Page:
Little Acre Farm: Revolutionizing the Bamboo Market of Today

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It’s about that time for planting season and many of us single men with a yard have a hard time keeping things looking pleasant when friends come by or frankly just don’t have the time to prune, plant, and take care of a yard. Enter our new favorite plant friend.

Bamboo, in recent years, has become one of the most popular plants on today’s market. Bamboo can now be utilized for all different specifications all over the world—including urban areas and cities, as well as cold North-East temperatures, where Timber bamboo can reach heights of 40 feet. And The Manual had a chance to sit down with Edwin Woolley, owner of Little Acre Farm in Howell,New Jersey, and innovator in the current world of bamboo business.
With over 20 acres of land and 80-100 types of bamboo, Woolley started his Bamboo business twenty-six years ago. Originally a family owned chicken farm back in the 70s, Edwin Woolley’s father, Thomas Woolley a former semi-pro football player and veteran of the United States Navy, decided to grow produce and green house bedding plants, where he supplied the New York City Green Markets in Manhattan. Edwin Woolley then started specializing in nursery plants (trees), and then after college he began specializing in bamboo. He holds a Bachelors of Science degree from Rutgers University in Environmental Planning and Design. Woolley holds tours at Little Acre Farm quite frequently for the Master Gardens Club, and Rutgers University.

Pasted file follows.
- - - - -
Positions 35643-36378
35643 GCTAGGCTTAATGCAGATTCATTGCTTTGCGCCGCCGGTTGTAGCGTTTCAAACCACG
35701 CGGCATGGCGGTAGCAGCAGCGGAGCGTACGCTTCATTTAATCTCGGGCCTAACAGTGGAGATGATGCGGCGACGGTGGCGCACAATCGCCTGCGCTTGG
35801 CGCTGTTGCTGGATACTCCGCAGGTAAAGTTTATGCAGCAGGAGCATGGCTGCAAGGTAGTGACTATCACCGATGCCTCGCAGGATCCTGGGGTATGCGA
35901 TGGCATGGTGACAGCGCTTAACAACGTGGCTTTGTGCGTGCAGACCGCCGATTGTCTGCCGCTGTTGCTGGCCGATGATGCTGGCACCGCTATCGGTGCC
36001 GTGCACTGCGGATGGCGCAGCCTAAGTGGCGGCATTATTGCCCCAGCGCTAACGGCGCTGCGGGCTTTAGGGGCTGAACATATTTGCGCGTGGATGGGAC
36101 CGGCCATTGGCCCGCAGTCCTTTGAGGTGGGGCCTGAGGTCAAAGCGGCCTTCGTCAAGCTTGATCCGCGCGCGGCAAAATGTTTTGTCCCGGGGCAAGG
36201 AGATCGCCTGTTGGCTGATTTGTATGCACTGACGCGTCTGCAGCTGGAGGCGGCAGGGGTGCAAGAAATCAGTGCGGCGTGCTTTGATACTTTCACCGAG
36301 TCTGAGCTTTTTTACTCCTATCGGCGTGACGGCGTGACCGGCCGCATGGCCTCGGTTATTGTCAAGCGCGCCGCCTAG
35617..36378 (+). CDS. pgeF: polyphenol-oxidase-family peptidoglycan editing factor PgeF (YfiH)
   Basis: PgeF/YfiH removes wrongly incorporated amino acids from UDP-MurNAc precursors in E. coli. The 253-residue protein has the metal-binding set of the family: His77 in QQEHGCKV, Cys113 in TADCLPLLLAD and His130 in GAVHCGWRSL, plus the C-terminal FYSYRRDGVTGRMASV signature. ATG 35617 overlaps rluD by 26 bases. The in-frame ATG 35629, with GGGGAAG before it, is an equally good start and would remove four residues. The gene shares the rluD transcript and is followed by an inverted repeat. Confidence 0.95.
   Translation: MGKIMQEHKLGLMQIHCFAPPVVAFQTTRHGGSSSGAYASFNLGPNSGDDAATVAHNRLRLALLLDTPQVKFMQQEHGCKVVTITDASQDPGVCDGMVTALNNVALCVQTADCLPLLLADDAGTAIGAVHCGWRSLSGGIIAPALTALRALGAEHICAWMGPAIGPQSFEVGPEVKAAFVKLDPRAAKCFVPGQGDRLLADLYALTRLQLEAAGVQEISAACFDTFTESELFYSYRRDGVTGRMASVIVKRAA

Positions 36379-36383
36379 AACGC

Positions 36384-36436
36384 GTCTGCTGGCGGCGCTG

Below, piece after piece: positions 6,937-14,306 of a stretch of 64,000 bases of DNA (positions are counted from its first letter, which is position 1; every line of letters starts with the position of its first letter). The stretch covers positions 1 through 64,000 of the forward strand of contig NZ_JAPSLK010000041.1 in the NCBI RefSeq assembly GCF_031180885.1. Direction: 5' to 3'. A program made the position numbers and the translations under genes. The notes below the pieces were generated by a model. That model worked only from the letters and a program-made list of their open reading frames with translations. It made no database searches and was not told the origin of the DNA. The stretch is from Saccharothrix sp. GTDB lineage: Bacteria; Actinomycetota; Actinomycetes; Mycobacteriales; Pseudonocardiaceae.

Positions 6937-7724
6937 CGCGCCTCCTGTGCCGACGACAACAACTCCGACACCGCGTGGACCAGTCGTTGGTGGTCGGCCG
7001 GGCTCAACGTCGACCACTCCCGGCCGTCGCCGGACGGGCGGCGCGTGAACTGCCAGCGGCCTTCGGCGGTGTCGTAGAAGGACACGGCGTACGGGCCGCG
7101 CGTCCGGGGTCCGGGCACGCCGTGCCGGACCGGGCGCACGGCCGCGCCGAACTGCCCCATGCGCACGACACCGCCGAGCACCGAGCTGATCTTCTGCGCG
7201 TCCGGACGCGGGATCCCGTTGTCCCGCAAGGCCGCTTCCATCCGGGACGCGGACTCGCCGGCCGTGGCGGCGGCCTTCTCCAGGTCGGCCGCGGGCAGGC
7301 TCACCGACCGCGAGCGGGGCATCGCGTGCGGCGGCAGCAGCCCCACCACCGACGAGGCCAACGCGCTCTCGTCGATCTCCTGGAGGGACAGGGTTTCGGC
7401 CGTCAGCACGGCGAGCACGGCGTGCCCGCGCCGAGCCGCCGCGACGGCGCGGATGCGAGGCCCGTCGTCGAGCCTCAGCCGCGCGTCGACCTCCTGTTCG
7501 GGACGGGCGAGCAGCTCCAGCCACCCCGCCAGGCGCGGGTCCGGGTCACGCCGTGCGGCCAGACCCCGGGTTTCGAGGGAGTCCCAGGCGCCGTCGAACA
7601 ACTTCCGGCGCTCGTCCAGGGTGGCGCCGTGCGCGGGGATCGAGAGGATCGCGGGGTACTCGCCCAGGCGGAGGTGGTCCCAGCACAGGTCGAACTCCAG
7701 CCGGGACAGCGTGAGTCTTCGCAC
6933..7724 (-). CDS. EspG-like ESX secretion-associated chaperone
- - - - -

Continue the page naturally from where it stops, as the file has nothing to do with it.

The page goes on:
Little Acre Farm is the largest in the Northeast and offers the biggest selection as far as size and variety–with greenhouses holding all container plants, “Established groves in our nursery show how bamboo performs in the Northeast.”And while many ‘know it all’s’  out there think they really know everything there is about bamboo, we here at The Manual assure you that they don’t. Most people assume that bamboo can only be stored out doors, and are concerned that bamboo grows and spreads too rapidly. But Woolley assures us that’s not the case, “The top sellers right now are your Clumping and Running.
”Running Bamboo- ” Spreads quickly, which is excellent for screening if contained properly. Many people have this notion that once you plant bamboo, no matter what you do, it will spread rapidly and cause havoc, However, that’s not the case,” said Woolley.  “Bamboo needs to be contained and owners must provide maintenance.”

Clumping- ” Is similar to ornamental grass  in terms of growth and that it stays in one spot, and is perfect for accenting.”

In a world that is constantly telling us to be “greener,” there’s no doubt in our mind the bamboo is the alternative route. Save a tree, buy a bamboo.

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